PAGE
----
America, and becomes a citizen. His friends ask him to come along on a protest march, say against the war for example. What is his "obligation", in your view, as a new American. To join with his fellow Americans in free-speech, protesting something that he, too, is opposed to? Or to obstinately wave the flag and demand compliance with people who wear flag lapel pins.?

Living in LA, I've met plenty of Hispanics whose families have lived in the US for decades, and whose parents or grandparents don't speak a lick of English.

In a class I took there was a lady complaining that people couldn't understand her because of her accent. She said something about her not being fresh off the boat, that she had lived in the US for over 10 years. Yet she sounded like she just arrived yesterday.

These are small examples. And don't take my statement to an extreme. With most things we do we bend at least a little. That applies here as well.

Regarding your second question, his obligation is to do as he pleases. The flag, symbolically, gives you the freedom to have any position you want to have, to protest the positions of others, etc.

I even support flag burning. But again, it's a bit of a circular because your freedom to burn the flag (unless there is a law against it now) is symbolically supported by the flag.
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Old 04-11-2009, 02:49 AM
 
379 posts, read 514,767 times
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I am against multiculturalism.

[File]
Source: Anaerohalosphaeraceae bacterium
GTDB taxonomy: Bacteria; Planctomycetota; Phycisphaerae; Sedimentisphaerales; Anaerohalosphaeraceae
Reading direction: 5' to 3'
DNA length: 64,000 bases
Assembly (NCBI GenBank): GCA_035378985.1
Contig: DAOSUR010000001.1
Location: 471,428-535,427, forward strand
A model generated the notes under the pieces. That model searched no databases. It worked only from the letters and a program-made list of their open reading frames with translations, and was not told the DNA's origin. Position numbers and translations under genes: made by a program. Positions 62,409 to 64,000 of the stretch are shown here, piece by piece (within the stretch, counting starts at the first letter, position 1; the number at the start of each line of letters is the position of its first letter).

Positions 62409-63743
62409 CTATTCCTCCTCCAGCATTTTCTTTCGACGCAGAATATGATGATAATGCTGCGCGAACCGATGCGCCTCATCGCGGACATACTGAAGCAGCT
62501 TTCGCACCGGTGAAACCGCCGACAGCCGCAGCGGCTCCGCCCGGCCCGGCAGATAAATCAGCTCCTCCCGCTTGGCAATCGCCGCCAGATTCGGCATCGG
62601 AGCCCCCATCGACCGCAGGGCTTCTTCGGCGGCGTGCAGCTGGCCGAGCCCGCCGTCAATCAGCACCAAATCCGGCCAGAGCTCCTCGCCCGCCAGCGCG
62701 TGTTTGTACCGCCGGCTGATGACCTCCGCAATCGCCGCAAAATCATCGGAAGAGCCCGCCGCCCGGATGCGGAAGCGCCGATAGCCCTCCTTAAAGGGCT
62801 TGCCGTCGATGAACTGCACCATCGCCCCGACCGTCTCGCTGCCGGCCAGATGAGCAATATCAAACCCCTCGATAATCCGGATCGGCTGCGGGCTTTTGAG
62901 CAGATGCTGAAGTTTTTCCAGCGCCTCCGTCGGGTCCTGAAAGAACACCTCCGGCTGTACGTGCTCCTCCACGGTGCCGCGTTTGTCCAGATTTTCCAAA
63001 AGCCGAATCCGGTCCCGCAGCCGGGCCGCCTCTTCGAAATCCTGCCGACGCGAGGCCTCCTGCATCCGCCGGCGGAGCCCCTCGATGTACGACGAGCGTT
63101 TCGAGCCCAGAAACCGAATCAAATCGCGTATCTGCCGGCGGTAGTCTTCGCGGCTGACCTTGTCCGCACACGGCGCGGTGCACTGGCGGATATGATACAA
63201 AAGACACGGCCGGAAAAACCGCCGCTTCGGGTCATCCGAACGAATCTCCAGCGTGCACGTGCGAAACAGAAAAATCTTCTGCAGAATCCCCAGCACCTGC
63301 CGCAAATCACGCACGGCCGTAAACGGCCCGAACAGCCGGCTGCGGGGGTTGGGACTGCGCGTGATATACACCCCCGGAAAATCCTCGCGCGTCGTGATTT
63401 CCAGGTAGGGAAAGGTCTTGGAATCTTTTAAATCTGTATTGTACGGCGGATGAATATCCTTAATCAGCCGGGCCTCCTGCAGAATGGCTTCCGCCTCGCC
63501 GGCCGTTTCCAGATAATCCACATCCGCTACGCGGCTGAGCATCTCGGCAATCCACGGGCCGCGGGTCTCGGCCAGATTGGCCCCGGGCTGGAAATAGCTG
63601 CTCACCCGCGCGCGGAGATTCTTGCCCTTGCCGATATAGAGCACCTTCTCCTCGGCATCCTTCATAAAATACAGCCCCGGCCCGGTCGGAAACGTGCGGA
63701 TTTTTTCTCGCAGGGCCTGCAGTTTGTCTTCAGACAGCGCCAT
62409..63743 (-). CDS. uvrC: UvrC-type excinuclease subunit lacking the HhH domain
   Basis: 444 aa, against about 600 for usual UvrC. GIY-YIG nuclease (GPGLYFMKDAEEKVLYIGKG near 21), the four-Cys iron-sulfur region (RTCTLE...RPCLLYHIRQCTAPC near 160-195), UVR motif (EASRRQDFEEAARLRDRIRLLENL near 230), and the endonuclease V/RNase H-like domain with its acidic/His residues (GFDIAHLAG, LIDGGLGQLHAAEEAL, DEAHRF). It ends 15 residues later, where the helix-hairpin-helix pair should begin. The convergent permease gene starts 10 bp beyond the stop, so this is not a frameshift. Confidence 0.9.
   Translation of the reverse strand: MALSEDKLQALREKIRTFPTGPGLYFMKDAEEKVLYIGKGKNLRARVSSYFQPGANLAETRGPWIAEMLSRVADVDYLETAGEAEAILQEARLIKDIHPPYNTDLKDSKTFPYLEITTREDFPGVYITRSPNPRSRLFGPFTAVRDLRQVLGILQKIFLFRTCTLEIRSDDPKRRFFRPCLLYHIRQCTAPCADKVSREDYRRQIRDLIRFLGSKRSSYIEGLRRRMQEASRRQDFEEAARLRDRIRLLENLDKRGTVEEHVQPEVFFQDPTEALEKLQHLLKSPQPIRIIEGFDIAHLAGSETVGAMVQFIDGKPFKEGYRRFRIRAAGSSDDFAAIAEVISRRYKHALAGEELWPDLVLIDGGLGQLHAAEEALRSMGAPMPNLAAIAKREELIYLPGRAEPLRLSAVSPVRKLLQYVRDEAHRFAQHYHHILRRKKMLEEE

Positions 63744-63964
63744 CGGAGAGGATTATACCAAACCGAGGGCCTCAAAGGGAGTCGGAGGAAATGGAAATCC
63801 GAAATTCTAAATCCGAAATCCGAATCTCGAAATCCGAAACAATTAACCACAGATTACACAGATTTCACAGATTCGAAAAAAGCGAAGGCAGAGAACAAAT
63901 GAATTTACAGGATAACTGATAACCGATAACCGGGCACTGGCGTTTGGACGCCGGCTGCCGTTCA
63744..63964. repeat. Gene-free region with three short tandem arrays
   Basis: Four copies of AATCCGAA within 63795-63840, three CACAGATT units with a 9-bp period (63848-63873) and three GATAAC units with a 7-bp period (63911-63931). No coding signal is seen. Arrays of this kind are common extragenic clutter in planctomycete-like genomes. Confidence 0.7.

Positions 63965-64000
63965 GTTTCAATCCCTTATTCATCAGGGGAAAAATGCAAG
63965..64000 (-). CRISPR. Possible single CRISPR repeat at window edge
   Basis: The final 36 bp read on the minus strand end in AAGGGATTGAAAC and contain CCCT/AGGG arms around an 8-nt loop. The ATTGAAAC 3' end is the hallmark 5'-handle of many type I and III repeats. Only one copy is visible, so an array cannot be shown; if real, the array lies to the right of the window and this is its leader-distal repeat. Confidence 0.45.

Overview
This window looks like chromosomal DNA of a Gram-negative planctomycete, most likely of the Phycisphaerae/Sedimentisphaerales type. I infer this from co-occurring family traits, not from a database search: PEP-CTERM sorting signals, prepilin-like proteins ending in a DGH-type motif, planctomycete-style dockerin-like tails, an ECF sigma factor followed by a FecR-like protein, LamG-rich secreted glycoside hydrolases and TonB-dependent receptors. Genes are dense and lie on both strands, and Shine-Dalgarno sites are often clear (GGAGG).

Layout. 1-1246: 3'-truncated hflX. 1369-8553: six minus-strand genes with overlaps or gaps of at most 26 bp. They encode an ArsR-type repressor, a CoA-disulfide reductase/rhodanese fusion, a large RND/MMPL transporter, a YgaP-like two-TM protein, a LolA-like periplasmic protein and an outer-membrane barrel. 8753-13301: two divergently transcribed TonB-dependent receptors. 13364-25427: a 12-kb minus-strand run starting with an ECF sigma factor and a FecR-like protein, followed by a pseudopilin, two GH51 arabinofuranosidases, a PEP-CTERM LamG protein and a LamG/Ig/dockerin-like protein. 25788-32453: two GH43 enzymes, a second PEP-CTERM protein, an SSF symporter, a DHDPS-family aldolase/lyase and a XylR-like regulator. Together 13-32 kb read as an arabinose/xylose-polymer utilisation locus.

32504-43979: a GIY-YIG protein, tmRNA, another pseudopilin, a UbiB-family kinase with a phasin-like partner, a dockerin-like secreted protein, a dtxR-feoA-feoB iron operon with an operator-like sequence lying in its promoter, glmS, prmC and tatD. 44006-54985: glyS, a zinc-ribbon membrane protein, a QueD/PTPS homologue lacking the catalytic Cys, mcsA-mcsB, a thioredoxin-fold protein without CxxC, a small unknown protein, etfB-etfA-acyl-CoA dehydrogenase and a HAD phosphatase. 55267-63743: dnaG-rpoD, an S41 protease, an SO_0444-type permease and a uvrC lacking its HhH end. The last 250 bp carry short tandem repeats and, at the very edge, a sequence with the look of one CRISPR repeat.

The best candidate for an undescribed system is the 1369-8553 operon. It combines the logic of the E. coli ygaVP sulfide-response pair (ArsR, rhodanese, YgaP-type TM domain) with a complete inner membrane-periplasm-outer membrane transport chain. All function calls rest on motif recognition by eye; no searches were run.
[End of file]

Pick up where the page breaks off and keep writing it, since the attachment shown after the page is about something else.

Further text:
A nation is a certain race of people. These nations have culture and costume of their own. Above all, in these nations, people are naturally around their own race, therefore they are happy and peaceful.

That's what a nation is.

A nation is not a multicultural place, because that wouldn't work and would cause conflict. The biggest problem is it would turn away from doing what you'd naturally do and that's live around your own kind.
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Old 04-11-2009, 05:07 AM
 
Location: Bayou City
2,991 posts, read 4,474,012 times
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Quote:
Originally Posted by 17271 View Post
I am against multiculturalism.

A nation is a certain race of people. These nations have culture and costume of their own. Above all, in these nations, people are naturally around their own race, therefore they are happy and peaceful.

That's what a nation is.

A nation is not a multicultural place, because that wouldn't work and would cause conflict. The biggest problem is it would turn away from doing what you'd naturally do and that's live around your own kind.
So what race should the US be?

Never mind, don't answer that.
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Old 04-11-2009, 07:33 AM
 
Location: Washington DC
380 posts, read 934,023 times
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No nation can survive with an emphasis on multiculturalism at the level we now push in the United States. It is a tool of the far left to cause divisiveness-call it what it is. Inclusion for all in the American Dream yes, but multiculturalism no. If any immigrant who uses expressions "In my country, we did this or had that." should be rebuked by being asked "Are you an American?" If they say yes, then tell them to knock the "in my country" crap off and leave out of their thinking. I am an American and I expect everyone else here to be, so should the rest of you. Start speaking up, I know it isn't easy sometimes, but if we all start, it will turn around. Stop letting the far left ruin our great country with this multiculturalism garbage. Their is no strength in it, it is like trying to survive with a growing malignant tumor inside your body.